For most children in the UK and US there is no problem finding books containing characters they can relate to. As books have become more inclusive it has become easier for children in some minority groups to find characters that are like them in children’s literature. However, some groups still struggle to find characters that they can relate to. This is particularly important as children start to deepen their understanding of character motivation. If children have to start by empathising with characters that are not like them then they will have a more difficult time understanding these principles.
Statistics also show that a lack of positive role models of their own race and social group in literature can be disadvantageous to children in terms of their own reading. In the US several studies have been done on the prevalence of different races in children’s books. In 2011 Only 3% of children’s books were written by latino authors or about latino characters. A study in the same year showed that just 18% of latino fourth graders in the US were proficient in reading. This compared with 44% of white children in the same grade. Teachers who work with large Latino populations speculated in an article in the New York Times, that the lack of Latino characters in children’s books is off putting to their Latino students, and may contribute to them feeling that their familiar culture and imagery is not desirable in the US.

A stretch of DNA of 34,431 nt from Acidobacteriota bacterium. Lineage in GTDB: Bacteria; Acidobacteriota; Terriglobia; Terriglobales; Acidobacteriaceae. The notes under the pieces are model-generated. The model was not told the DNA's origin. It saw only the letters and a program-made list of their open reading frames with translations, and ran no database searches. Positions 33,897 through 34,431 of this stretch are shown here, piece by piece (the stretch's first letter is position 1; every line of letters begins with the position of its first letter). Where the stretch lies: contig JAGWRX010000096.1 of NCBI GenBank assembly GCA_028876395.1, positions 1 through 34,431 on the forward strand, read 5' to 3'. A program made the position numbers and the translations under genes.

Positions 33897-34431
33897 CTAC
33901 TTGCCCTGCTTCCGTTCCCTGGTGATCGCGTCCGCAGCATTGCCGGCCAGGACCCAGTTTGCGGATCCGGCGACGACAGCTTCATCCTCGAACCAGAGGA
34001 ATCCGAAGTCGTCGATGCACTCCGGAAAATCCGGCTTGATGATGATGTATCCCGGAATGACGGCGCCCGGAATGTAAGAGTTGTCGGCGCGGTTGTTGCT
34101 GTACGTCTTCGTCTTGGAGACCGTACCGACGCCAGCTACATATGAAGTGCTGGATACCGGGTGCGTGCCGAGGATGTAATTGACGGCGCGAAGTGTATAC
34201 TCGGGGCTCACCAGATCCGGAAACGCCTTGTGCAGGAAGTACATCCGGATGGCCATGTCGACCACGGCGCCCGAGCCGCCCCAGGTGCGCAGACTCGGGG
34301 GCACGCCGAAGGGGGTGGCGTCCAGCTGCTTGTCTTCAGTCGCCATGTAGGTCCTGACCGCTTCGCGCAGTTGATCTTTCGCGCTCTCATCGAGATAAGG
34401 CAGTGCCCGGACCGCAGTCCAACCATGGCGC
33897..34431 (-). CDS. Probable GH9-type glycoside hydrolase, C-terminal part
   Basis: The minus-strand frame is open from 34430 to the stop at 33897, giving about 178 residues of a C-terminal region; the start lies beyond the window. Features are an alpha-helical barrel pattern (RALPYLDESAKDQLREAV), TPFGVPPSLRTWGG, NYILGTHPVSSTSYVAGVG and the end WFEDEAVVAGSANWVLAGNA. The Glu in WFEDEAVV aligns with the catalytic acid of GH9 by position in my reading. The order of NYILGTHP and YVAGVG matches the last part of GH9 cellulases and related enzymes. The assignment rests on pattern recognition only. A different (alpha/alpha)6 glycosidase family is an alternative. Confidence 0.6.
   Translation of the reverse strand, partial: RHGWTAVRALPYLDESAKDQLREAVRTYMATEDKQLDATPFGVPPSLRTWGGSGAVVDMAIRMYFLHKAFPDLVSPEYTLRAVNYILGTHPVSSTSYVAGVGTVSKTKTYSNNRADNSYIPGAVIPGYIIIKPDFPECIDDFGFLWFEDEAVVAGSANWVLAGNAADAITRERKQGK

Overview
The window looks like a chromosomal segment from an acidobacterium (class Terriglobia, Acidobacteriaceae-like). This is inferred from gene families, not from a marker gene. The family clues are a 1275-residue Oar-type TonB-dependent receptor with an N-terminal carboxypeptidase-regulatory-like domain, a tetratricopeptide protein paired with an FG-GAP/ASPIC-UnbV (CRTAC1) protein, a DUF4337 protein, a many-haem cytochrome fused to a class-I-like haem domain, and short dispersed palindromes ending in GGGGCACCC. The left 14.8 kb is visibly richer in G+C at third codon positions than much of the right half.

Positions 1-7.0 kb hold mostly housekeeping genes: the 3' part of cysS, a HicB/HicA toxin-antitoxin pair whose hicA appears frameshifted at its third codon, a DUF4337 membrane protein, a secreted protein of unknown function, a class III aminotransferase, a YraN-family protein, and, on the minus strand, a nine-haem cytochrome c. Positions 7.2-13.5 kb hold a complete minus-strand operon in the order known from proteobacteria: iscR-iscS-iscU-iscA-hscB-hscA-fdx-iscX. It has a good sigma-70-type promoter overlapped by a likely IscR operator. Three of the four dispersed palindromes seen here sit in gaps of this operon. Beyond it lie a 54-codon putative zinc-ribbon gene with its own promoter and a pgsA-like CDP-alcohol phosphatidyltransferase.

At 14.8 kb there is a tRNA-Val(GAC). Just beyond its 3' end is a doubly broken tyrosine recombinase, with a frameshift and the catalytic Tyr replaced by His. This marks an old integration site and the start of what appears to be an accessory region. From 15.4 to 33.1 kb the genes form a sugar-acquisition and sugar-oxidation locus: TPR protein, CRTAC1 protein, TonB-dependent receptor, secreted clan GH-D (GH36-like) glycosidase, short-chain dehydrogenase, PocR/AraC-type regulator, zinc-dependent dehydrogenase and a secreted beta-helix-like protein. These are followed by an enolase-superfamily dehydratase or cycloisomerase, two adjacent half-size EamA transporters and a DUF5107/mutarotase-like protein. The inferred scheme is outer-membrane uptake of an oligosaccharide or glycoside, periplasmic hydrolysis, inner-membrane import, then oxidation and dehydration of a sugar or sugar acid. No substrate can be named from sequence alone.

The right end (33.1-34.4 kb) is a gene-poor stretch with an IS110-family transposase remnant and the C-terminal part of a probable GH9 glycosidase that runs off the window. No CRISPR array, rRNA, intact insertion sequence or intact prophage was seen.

Other groups who also struggle to find characters they can relate to include the children of same-sex couples and children with disabilities. Whilst some publishers are actively tackling this issue, others are relying on their authors to provide a solution. Active measures to tackle inequality bring with them their own set of issues. If a character or book has been placed by a publisher as a token “inclusive” or “diverse” character or book it can seem forced or stilted. This only serves to make the children reading the book feel even more marginalised.
So what is the solution?
Well with the advent of the Indie publishing revolution parents and teachers have a greater choice of books than ever before, and all they have to do to make a independently published book appear to be mainstream is to purchase a print copy through createspace, or a copy for their classroom ipads or other tablet devices (should they be lucky enough to have them) through Kindle or ibooks.
Some suggestions can be found below.
LGBT friendly childrens’ books
Latino childrens’ books
Books that feature characters with disabilities